By this logic Federer is the GOAT easily despite the fact guys like Tilden were more dominant in their respective times but didn't play the majors because of the travel problems among other things. Laver, Gonzalez, Kramer, Sedgman, Segura, Hoad, Budge, Nusslein and Trabert couldn't play the majors for a good portion of their careers. Do you penalize them for not winning as many majors as Roy Emerson because all in my opinion were superior to him? By applying the standards of today you can make an argument Emerson is the third best player ever and that would be wrong.
Originally Posted by BobbyOne View Post
jeffrey, Omitting the world tour is as wrong as considering it alone. Thus I give tied No.1 places. Also for 1959, 1960, 1961.

Originally Posted by BobbyOne View Post
pc1, You have explained the matter better than I could do. Very convincing to me.
Originally Posted by urban View Post
Good points and discussion here. Indeed we have the problem of applying todays standards. On the other hand, the standards of the pro tour were not always that clear for the pros themselves. Especially in transition years the pros leaned towards holding on the old king, in a way that a boxing champion had to be dethroned, even if he didn't defend his title. Dempsey for instance was the world champ in the 20s without even boxing for more than 3 years.
So Kramer was seen as the world pro champ until 1953 inclusive, although he played only sporadically 1951-1953, and was in my estimation overhauled by Gonzalez or Sedgman, if you consider the full seasons of tennis. Rosewall was imo the true pro Nr. 1 since 1961, but in that year most people still thought of Gonzalez as the real champ. In years like 1959 the pro ranking was a real mess, with all kinds of promoters and players giving ranking lists, which heavily differed from each other. Sometimes the pros didn't seem to know, what the reigning standard was. Since McCauley' book we have at least a solid statistical basis for reconsideration. We do this also in open years like 1975 or 1978, when the computer system was in its infancy. McCauley himself follows the old system of favoring the older champ as explained above - in his paragraph titles, but in the text he makes modifications.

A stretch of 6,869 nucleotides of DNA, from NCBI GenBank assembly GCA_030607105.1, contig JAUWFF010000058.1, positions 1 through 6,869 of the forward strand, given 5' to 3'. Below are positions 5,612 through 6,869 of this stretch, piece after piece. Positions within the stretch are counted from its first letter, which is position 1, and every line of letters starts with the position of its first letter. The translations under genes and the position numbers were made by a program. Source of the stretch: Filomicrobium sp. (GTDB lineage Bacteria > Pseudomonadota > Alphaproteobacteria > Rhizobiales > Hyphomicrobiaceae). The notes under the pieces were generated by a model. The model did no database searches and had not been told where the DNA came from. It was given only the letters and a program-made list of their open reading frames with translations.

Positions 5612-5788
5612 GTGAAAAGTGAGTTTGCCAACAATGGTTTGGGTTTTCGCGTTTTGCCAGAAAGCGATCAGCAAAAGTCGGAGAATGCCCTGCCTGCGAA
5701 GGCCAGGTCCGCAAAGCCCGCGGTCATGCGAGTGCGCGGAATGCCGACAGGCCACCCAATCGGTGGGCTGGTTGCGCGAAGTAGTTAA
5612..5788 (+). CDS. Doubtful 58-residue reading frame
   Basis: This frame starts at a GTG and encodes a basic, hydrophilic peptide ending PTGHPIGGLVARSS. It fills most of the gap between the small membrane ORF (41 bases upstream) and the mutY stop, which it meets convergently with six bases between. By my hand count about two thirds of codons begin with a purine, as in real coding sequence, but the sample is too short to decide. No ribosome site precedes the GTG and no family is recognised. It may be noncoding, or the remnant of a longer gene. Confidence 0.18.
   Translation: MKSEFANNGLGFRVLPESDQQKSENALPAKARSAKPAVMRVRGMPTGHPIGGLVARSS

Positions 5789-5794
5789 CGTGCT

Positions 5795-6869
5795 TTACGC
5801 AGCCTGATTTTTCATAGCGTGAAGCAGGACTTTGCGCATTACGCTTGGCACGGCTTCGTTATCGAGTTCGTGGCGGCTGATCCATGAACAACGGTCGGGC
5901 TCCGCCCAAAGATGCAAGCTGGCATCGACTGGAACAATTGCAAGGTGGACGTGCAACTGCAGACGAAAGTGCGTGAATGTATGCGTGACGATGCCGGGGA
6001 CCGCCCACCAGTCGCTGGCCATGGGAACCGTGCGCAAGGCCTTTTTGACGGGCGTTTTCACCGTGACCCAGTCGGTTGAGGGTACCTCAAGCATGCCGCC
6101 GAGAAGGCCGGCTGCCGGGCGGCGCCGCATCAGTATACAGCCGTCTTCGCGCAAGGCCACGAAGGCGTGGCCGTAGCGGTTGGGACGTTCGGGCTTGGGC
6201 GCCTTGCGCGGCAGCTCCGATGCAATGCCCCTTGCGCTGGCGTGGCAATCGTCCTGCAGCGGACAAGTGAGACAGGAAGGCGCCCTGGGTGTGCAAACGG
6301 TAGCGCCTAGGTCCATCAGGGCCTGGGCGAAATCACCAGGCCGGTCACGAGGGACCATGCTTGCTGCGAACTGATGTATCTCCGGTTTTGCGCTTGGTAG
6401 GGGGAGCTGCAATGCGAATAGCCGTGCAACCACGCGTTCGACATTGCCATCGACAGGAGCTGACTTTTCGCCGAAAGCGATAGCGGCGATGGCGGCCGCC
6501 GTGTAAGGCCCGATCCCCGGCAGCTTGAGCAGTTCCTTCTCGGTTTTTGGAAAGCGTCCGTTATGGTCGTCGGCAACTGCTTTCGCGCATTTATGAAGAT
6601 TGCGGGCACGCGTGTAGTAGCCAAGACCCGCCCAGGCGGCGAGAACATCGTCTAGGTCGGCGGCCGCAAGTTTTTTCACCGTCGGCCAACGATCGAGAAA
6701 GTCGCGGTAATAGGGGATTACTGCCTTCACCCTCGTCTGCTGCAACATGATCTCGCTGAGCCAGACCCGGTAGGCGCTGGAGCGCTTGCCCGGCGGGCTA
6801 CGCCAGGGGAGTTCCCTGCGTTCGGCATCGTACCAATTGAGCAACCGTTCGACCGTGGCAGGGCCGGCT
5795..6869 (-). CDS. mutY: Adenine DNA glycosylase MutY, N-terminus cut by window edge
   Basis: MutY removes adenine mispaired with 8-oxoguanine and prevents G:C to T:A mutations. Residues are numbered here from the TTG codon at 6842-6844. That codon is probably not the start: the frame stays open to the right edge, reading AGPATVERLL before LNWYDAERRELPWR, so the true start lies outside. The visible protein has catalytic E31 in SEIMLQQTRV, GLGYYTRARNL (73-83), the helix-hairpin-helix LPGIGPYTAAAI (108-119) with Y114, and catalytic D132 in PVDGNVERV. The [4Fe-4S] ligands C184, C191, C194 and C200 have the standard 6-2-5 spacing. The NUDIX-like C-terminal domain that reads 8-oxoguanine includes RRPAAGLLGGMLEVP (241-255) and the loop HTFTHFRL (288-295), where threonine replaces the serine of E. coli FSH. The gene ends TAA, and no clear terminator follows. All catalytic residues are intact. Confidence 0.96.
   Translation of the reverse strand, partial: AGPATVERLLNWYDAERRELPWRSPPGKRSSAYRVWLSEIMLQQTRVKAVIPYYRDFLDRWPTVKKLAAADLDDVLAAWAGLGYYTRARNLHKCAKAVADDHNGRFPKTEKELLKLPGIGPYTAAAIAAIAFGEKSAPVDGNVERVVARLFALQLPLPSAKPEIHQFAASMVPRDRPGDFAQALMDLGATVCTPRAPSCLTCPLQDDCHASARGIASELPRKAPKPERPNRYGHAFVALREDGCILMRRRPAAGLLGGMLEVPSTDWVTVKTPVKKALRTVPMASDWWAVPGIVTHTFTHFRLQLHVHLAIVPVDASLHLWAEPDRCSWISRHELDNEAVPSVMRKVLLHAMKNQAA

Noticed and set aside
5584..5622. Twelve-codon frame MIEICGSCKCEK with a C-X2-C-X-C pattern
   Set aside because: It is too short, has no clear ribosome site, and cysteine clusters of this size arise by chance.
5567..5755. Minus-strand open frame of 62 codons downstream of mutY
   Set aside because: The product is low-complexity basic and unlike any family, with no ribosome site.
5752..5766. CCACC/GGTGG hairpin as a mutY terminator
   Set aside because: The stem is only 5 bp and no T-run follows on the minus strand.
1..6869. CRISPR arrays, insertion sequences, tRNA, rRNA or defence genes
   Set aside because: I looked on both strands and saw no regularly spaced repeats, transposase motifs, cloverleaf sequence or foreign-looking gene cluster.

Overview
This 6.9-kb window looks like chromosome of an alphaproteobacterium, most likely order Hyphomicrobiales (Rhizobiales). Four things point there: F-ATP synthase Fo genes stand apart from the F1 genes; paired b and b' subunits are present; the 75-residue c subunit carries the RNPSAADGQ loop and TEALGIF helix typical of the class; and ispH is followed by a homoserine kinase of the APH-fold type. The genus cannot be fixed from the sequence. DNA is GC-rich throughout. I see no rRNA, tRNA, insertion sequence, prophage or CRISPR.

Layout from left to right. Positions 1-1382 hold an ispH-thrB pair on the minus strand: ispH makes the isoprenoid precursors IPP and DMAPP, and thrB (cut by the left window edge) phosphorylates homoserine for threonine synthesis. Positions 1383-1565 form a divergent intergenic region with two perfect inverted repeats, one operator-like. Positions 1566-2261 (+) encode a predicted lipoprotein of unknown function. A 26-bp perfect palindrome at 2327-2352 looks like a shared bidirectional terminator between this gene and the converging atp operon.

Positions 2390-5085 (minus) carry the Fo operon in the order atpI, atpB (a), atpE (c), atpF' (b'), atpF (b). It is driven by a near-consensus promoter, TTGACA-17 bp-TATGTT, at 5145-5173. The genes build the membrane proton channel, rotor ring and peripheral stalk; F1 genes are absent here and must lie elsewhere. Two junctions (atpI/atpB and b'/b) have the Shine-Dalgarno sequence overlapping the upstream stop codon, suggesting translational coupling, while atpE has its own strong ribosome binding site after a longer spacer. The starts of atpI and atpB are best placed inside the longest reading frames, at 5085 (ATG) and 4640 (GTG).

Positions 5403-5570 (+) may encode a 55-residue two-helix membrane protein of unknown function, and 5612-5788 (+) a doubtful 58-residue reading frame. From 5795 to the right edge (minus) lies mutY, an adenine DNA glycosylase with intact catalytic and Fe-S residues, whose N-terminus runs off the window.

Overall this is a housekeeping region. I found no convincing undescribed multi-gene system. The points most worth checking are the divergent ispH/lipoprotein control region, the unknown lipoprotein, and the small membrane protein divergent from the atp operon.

Above is a discussion in the Alan Trengove on Rod Laver thread. I thought it would be interesting to quote some of the posts and put them in this thread.

Essentially the discussion was about the changing value on what is important in tennis accomplishments during a tennis year and how it varies depending on the year or decade. For example the Australian while always technically a major was not really considering that important for a while in the seventies and eighties. Many top players skipped the tournament.

One thing that has been not discussed is the head to head tours the top pros use to play for the World Championships. These were not technically tournaments but whoever won them was considered to be World Champion and it was really MORE IMPORTANT than any major. This adds to the resume of the great Pancho Gonzalez in that he won more of these tours than anyone in history. Most of them for the World title.

Gonzalez defeated on tour greats like Trabert, Rosewall, Hoad, Segura, Gimeno, Cooper, Anderson. Some of them were beaten on several tours. You combine this with all his Pro Majors and his tournaments won and it is arguably a record without parallel.

Do I personally think Gonzalez had the greatest record in the history of tennis? I think he's in the mix with greats like Laver, Rosewall, Tilden and Borg among others. But the tour record is incredible.

Last edited by pc1; 11-22-2012 at 06:31 AM.